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Transvaginal sonography assesses rectal cancer

Transvaginal sonography assesses rectal cancer

In staging rectal cancer, transrectal ultrasound is good for the gander, but it may not be good for the goose. Transvaginal sonography, with its superior ability to resolve rectal wall layers, was the imaging modality of choice for female patients in a study performed at Toronto General Hospital in Canada.

Men represent the majority of rectal cancer patients, and transrectal ultrasound is the accepted standard for staging the disease. However, transvaginal sonography is routinely used in gynecological applications for women, according to lead author Dr. Kavita Dhamanaskar, a staff radiologist at the Hamilton Health Sciences Corporation in Hamilton, ON.

"This same modality and technique can be used in diagnosing nongynecologic pathology. The present study was done specifically to assess its role in detecting and staging rectal tumors," Dhamanaskar said.

Transvaginal ultrasound has also helped the researchers diagnose other bowel disease, anorectal fistulas and fissures, and tumors and metastases in the rectovaginal pouch, said Dr. Stephanie Wilson, supervising author of the study and head of the ultrasound division at Toronto General. The study was presented at the American Roentgen Ray Society meeting in May.

Forty-five women who had been referred for endoluminal sonography of a rectal tumor underwent transvaginal sonography following an enema. Researchers used a Philips HDI 5000 system with color Doppler to confirm neovascularity and to exclude pseudomasses due to fecal matter.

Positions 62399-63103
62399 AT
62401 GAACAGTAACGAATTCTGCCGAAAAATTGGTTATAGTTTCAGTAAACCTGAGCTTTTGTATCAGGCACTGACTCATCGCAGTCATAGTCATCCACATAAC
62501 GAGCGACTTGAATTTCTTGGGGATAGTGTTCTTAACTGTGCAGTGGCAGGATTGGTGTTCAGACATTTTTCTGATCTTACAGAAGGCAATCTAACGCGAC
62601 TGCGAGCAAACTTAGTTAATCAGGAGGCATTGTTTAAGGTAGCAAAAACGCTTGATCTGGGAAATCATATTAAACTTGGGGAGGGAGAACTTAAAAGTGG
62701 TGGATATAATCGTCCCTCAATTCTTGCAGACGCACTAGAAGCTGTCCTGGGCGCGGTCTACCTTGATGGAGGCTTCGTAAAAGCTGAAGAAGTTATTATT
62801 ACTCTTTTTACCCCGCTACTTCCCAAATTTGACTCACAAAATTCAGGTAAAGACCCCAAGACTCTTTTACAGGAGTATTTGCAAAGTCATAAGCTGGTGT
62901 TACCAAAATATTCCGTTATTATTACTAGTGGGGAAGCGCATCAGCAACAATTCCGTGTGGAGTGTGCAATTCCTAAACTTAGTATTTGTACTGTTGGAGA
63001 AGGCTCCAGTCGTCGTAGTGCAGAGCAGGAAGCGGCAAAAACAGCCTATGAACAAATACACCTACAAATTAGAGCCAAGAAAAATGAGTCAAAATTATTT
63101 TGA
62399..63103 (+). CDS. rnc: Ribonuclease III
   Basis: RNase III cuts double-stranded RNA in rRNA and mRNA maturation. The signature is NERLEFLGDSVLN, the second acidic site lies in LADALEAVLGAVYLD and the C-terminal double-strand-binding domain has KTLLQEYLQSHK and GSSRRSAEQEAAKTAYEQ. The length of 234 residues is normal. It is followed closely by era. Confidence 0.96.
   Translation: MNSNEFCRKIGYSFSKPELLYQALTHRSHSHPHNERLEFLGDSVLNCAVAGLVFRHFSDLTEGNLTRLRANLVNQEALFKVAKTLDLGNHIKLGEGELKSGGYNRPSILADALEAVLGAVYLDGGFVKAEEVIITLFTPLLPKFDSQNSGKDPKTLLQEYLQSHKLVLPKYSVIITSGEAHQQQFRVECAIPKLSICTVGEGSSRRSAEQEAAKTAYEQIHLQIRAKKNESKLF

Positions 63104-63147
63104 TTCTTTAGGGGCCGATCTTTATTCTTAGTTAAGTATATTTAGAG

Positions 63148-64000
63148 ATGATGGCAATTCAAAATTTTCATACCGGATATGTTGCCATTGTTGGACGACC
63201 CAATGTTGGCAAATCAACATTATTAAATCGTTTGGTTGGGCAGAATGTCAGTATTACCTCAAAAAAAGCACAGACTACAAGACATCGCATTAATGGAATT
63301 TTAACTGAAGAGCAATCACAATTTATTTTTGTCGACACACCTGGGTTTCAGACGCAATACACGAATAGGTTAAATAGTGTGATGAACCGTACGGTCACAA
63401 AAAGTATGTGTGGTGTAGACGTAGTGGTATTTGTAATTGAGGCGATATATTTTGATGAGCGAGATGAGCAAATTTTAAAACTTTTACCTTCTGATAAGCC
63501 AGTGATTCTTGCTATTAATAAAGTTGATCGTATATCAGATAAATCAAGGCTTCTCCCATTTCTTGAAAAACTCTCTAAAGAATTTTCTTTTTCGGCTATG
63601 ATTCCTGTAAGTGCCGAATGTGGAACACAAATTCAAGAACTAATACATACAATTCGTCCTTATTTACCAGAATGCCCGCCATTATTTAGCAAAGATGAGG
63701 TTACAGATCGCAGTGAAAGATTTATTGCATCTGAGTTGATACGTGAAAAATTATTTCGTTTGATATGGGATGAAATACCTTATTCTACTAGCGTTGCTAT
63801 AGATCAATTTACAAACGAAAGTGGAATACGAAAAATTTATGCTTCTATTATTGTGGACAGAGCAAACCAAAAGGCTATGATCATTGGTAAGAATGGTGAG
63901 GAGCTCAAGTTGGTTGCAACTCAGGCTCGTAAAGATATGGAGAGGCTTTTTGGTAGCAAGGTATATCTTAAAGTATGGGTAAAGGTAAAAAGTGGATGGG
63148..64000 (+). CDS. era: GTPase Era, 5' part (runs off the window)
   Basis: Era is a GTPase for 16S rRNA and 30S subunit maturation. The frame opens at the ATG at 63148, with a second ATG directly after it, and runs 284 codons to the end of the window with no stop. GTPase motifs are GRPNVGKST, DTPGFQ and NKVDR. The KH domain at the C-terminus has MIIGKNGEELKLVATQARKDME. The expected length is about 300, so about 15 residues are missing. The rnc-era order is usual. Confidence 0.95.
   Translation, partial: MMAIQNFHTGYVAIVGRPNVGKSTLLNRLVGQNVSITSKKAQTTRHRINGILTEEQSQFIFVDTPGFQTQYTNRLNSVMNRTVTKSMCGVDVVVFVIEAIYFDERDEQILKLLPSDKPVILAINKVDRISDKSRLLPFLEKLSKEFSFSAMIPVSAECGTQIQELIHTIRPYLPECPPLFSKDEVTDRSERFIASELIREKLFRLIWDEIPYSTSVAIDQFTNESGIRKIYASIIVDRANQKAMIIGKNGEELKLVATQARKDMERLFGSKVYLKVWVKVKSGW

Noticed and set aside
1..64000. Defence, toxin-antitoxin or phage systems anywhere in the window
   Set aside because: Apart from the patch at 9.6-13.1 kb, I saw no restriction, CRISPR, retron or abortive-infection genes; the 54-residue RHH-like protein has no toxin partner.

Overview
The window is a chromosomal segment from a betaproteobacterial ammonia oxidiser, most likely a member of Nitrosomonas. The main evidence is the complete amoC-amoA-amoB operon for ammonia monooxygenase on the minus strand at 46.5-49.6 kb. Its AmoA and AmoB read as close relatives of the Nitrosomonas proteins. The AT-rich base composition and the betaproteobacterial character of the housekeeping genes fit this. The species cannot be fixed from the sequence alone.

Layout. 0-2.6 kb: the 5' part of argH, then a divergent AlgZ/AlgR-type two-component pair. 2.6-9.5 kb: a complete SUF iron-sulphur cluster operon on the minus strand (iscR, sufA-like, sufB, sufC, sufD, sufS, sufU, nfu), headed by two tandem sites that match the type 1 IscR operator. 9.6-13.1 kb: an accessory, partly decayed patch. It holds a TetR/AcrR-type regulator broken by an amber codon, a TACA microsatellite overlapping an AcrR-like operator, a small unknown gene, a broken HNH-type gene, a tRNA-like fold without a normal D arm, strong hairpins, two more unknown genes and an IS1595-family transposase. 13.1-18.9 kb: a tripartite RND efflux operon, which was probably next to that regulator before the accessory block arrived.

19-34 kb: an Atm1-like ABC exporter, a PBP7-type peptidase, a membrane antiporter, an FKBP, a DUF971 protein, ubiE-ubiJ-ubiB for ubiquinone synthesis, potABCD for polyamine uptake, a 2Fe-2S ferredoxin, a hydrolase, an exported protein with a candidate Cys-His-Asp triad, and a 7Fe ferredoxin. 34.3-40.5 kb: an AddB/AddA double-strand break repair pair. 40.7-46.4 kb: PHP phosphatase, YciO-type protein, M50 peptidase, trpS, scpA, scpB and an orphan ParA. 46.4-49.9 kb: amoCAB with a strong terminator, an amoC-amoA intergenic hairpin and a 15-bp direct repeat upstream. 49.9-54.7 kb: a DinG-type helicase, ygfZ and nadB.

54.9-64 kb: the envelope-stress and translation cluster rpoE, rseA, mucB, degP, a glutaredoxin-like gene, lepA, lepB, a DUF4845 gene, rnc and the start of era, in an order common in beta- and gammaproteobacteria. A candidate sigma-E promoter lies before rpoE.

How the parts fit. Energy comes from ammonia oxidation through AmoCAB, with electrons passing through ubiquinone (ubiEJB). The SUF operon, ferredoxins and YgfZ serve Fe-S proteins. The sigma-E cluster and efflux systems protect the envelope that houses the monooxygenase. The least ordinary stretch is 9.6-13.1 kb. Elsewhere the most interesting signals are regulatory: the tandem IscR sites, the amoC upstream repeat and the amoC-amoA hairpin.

Twenty of the women were also scanned with transrectal ultrasound. Forty rectal cancers, four tubulovillous adenomas, and one gastrointestinal stromal tumor were found in the study subjects.

The researchers determined that of the 40 rectal carcinomas, seven were T1, nine were T2, 21 were T3, and three were T4. The group used surgical pathology and biopsy to correlate final interpretations.

Dhamanaskar and colleagues compared rectal wall layer definition, tumor visibility, and staging ability in the 20 patients who had undergone both transvaginal sonography and transrectal ultrasound.

Transvaginal sonography accurately staged tumors in 90% of the 40 rectal cancers. Transrectal ultrasound, on the other hand, was suboptimal for determining stenotic tumors in three patients, for staging large tumors in two patients, and for staging tumors that were high at the rectosigmoid junction in four patients. Transvaginal sonography revealed the lesion and correctly predicted the stage of tumor in all nine cases.

The particular mechanics of the transvaginal modality also made for a higher accuracy in imaging. Fluid introduced into the rectum from the enema outlined the tumor and the rectal wall, providing a better view of the intraluminal tumor, the authors said. The balloon used in the transrectal ultrasound compressed polypoid tumors, obscuring their view.

Not only was transvaginal ultrasound more accurate, it was also preferred by the patients because it caused less discomfort, Dhamanaskar said.

"In most cases, transvaginal sonography can replace transrectal ultrasound. We now routinely prefer the modality to transrectal ultrasound for rectal tumor assessment in women," she said.


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